The Galway hurlers' reward for an encouraging second-half display against Wexford on Saturday is another lengthy road trip this weekend to take on Waterford in Nowlan Park on Sunday (3.30pm ).
With Semple Stadium off limits due to the Tipperary footballers division two relegation decider against Clare, and Pairc Uí Chaoimh’s playing surface not being fit for purpose, Galway are left with the longest distance to travel of the four counties remaining in the Allianz Hurling League.
Since semi-finals were re-introduced to the league format in 2012, this is the first year any of the traditional hurling powers of Cork, Tipperary, and Kilkenny have not been involved, hinting at the shadow-boxing that appears to have become more commonplace at this time of year.
Galway would surely love a potential rematch against Limerick in a league final ahead of the start of their championship campaign, but their path is blocked by Páraic Fanning’s Waterford side, which blitzed Clare in the second half to record a second notable home win on the spin.
Austin Gleeson’s much anticipated return to action saw the 2016 Hurler of the Year pocket five points from play, while Stephen Bennett punished Clare’s ill-discipline on 14 occasions on another blustery afternoon in Walsh Park.
Galway, for their part, passed a decent test of character. After conceding three first-half goals against Wexford, they finished 3-21 to 3-11 winners at Pearse Stadium on Saturday.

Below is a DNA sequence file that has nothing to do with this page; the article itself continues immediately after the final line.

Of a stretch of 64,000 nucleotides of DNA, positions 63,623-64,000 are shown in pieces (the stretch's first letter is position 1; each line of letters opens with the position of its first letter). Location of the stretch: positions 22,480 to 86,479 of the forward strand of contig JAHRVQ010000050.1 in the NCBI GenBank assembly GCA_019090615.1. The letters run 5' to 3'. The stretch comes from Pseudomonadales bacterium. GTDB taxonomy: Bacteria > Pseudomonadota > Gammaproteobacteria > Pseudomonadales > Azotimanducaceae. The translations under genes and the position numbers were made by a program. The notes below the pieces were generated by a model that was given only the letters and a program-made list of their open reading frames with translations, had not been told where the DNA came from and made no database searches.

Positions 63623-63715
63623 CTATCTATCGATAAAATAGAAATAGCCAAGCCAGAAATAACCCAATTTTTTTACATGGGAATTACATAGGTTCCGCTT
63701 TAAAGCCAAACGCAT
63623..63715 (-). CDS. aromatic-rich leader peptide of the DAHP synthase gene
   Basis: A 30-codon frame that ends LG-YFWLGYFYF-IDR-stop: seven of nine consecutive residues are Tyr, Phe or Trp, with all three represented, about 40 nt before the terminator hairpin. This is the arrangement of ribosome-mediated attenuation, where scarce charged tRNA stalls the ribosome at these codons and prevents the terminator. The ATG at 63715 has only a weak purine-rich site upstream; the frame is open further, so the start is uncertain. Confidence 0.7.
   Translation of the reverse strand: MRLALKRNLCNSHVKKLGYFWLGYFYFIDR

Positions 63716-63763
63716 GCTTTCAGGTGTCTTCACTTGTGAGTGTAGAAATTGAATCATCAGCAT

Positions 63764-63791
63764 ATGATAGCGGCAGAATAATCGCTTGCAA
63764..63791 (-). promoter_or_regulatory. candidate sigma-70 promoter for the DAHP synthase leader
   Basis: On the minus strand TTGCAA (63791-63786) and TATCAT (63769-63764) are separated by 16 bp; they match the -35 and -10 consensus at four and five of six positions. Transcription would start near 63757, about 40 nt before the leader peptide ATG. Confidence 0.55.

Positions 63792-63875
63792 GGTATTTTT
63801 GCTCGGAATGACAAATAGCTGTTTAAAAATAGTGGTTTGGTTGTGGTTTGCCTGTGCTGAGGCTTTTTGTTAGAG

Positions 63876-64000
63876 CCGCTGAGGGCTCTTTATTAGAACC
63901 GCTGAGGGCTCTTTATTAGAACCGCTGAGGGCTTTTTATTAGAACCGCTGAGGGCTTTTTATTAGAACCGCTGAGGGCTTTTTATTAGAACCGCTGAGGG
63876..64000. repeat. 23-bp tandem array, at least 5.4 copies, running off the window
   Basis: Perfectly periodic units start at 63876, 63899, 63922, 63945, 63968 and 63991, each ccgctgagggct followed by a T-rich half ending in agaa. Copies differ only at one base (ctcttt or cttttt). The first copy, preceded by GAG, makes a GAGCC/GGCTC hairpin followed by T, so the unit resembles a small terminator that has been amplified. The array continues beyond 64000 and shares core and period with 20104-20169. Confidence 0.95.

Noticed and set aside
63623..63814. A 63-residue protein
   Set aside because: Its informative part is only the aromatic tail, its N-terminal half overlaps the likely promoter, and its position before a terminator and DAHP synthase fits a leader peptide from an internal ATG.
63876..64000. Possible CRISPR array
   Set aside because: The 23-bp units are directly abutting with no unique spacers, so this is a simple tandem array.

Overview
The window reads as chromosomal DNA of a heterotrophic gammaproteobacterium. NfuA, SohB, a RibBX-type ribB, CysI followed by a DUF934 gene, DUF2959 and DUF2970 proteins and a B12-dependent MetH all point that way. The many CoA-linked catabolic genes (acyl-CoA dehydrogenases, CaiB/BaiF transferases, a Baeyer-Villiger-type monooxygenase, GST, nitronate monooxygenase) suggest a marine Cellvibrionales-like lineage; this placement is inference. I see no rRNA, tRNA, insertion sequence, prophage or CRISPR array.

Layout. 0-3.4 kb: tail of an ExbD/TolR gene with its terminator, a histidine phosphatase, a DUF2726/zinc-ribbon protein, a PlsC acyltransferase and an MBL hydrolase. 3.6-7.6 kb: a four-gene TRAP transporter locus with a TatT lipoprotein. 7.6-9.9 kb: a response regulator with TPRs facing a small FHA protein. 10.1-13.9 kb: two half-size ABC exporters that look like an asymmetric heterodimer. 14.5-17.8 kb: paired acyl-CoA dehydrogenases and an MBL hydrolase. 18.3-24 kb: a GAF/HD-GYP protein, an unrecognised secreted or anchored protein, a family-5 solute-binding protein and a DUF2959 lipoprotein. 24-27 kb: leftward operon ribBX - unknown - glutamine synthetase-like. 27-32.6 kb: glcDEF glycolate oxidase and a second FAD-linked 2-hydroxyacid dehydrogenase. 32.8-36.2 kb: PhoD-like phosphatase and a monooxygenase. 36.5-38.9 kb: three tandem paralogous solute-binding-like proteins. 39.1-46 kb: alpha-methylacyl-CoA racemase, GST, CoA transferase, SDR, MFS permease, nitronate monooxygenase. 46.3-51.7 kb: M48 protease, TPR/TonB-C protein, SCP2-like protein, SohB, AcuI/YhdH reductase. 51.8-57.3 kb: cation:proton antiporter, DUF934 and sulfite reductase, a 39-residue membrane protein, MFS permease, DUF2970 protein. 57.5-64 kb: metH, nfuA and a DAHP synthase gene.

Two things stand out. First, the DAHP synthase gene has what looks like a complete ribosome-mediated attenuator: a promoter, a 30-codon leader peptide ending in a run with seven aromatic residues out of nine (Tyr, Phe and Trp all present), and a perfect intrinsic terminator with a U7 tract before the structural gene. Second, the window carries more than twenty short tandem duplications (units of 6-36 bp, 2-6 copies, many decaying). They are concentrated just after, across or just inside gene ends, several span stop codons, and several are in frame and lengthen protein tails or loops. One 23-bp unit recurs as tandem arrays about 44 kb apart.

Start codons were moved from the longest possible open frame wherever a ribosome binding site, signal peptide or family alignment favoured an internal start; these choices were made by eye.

Conor McDonald (two ) and Lee Chin were on the mark as Galway’s last line of defence suffered, but Joe Canning’s impeccable free-taking kept the home side in touch, despite never firing on all cylinders with the wind at their backs.
Goals can change games in an instant, though, and Cathal Mannion’s early bullet lifted his side from the doldrums, with Niall Burke adding a second after good work by Brian Concannon in the third quarter as Wexford’s challenge wilted dramatically.
Johnny Coen’s introduction to the midfield sector had helped bring about a change in Galway’s application, while Gearóid McInerney’s redeployment to full back tightened up a defensive unit that had lost Padraic Mannion to injury in the first half, with Aidan Harte following suit late in the game.
Thomas Monaghan is another player on the doubtful list for Sunday after limping off, while Fintan Burke’s knee injury picked up in the club final will unfortunately rule him out of Micheál Donoghue’s plans for this year.
Despite these injury concerns and the fact of their loss to the same team only two weeks previously, and the short distance the Déise have to travel to this neutral venue, Galway are still slight favourites to win on Sunday and reach their second league final in three years.
GALWAY: F Flannery; J Grealish, P Killeen, D Morrissey; A Harte, P Mannion, G McInerney; C Mannion (1-2 ), S Loftus; N Burke (1-1 ), J Canning (0-15, 0-13fs, 0-1’65 ), C Whelan (0-1 ); S Bleahene, B Concannon (0-2 ), T Monaghan. Subs: K Hussey for P Mannion (22 mins ), J Coen for Morrissey (35 mins ), D Glennon for Monaghan (34 mins ), S Kilduff for Harte (64 mins ), T Haran (1-0 ) for Bleahene (69 mins ).